Faced with such mysterious jargon, the only alternatives seem to be to give up on economics altogether or to invest several years studying it, as plenty of teenagers are about to do this autumn. But the DIY economist need not give up. There is a pathway between the extremes, which starts from the economic decisions we each make, and the economic consequences that flow from them.
Every day we make trade-offs, choosing to spend our limited time and money in different ways. Firms decide to make rollerblades rather than computer games, to set the same price as their competitors or to under- cut them. Individuals decide to buy tomatoes or lettuce, to work or to study. Economics is the study of these decisions: what the textbooks call "the allocation of scarce resources".
Of course, our decisions are not just affected by financial costs and benefits. Our interests, talents, expectations, morality, class background - even government policy - all have an impact on the choices we make. Good economics - stretching its talons into sociology, politics, and occasionally psychology, too - should be able to take these things into account.
Economists also try to explain the overall outcomes of these many individual decisions - using models to simplify the complex interactions that are taking place. And the one model they use more than anything else is that of supply and demand.
Take those rollerblades. If rollerblades suddenly become fashionable, demand goes up. Suppose that the firms can't produce them fast enough to keep up; new blades are scarce, and prices rise. In the short term, only those who are rich enough or determined enough will be prepared to pay such extortionate prices, and in economists' language, "the market will clear".
However, since making rollerblades has become profitable, firms will compete to produce more, supply will go up too, and prices will fall again - and moderate enthusiasts will be able to afford blades after all. The knees and elbows of the nation will be bloodier; but for economists, the market has worked by responding to consumer demand.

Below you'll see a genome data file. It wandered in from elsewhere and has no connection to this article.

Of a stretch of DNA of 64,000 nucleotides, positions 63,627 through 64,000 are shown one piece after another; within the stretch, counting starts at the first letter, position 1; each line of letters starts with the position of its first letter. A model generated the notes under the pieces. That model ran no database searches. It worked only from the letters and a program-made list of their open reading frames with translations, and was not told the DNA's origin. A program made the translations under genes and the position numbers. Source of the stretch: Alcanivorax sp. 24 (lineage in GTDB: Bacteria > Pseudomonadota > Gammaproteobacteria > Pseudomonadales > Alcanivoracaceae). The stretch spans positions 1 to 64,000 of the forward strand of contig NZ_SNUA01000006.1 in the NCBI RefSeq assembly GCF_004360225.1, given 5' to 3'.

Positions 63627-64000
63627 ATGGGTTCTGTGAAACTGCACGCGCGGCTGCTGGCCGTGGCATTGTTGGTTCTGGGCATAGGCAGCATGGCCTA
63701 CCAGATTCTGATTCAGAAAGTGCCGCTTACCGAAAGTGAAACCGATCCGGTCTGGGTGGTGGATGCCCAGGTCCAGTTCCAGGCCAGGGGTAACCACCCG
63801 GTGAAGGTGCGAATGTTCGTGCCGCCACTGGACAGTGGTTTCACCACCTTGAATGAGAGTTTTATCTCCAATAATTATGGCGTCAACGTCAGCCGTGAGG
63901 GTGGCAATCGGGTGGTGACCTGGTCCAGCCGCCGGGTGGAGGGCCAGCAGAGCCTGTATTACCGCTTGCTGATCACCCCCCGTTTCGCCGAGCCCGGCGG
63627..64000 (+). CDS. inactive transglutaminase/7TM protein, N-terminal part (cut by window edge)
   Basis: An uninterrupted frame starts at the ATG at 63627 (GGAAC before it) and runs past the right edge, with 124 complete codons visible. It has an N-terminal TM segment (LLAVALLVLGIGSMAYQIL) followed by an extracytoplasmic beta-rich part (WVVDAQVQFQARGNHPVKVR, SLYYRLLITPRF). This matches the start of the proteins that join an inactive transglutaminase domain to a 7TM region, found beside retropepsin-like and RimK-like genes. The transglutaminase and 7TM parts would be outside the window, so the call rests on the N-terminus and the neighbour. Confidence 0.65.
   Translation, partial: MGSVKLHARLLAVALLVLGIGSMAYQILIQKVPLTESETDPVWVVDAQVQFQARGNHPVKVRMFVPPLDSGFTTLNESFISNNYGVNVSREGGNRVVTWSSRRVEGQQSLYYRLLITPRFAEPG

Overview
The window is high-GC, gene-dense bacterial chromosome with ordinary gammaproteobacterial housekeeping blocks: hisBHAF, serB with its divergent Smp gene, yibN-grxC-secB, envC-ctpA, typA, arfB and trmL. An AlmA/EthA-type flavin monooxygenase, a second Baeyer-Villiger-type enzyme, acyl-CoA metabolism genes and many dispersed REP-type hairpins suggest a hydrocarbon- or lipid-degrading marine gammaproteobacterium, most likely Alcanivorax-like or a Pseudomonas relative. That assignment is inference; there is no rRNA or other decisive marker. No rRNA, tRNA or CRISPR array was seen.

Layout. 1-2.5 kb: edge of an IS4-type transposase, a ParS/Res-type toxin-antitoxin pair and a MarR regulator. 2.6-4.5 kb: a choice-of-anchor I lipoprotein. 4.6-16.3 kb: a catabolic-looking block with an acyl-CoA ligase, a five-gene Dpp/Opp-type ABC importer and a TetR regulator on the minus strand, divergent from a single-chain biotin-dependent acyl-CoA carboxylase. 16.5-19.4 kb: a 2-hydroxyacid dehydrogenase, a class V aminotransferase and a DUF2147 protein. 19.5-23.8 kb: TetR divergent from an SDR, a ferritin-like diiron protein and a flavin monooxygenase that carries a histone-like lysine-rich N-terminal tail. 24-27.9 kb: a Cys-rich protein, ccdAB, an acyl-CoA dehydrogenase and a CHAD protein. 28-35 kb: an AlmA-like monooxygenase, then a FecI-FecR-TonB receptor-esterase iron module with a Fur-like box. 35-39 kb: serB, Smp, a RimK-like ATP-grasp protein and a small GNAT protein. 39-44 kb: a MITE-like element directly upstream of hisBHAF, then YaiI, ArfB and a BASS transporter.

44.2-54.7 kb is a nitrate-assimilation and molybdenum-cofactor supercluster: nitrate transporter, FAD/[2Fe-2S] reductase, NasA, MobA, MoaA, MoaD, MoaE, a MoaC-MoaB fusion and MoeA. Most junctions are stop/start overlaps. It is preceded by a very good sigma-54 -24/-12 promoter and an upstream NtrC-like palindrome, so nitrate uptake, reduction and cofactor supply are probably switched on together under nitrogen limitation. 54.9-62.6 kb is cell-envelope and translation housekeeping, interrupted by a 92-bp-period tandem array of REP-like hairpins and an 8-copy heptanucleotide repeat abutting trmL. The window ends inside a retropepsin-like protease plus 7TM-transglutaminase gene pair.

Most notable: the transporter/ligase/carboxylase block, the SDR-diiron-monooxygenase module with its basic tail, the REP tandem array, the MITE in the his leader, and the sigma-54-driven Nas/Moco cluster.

In practice of course, many markets aren't as smooth and simple as this. If companies have monopolies of a market they behave very differently. In fact, wherever access to information is limited or unbalanced, the rollerblade example starts to come unstuck. Take insurance companies. They invented no-claims bonuses, exactly because they can't keep tabs on us out on the road, and they fear that insurance cover will encourage us to be reckless (since we don't have to foot the bill for damages). Much of modern micro economics explores everyday situations like these, which don't fit inside the traditional model.
Macro economics isn't far removed from our normal lives either, for all the confusing language. For example, as most home-owners know, house prices are starting to rise again. Interest rates are low, so borrowing is cheap; all in all it looks like a good time to buy. But suppose we all get too cheerful and confident, start borrowing money and spending it fast on new houses and consumer goods, so that house builders and firms can't keep up (just as the rollerblade manufacturers couldn't): prices across the economy will start to rise.
Unlike the prices of the rollerblade manufacturer, rising prices across the economy (inflation) can become self-perpetuating. As workers and managers expect prices to go up across the board, they put wages up, too - rather than simply producing more. Inflation starts to escalate out of control. Raising interest rates - as the Bank of England is now recommending - increases the cost of borrowing (and of mortgage repayments) and stops consumer demand growing faster than the economy can cope with.
So economics is accessible without investing all those years acquiring an economics qualification. For some, taking the degree will still be a sensible economic decision. Fascinated by the subject, keen to work out where real economic power lies, they may see the debts incurred studying, or the missed opportunity to study James Joyce, as a small sacrifice compared to the long-term gains.
But those for whom money matters might do well to think again. Most professional economists (bar a few pundits in the City) work in the public sector or in universities - hardly lucrative fields. A better economic decision might be to glean your economics from newspapers and books, and invest your time studying law.
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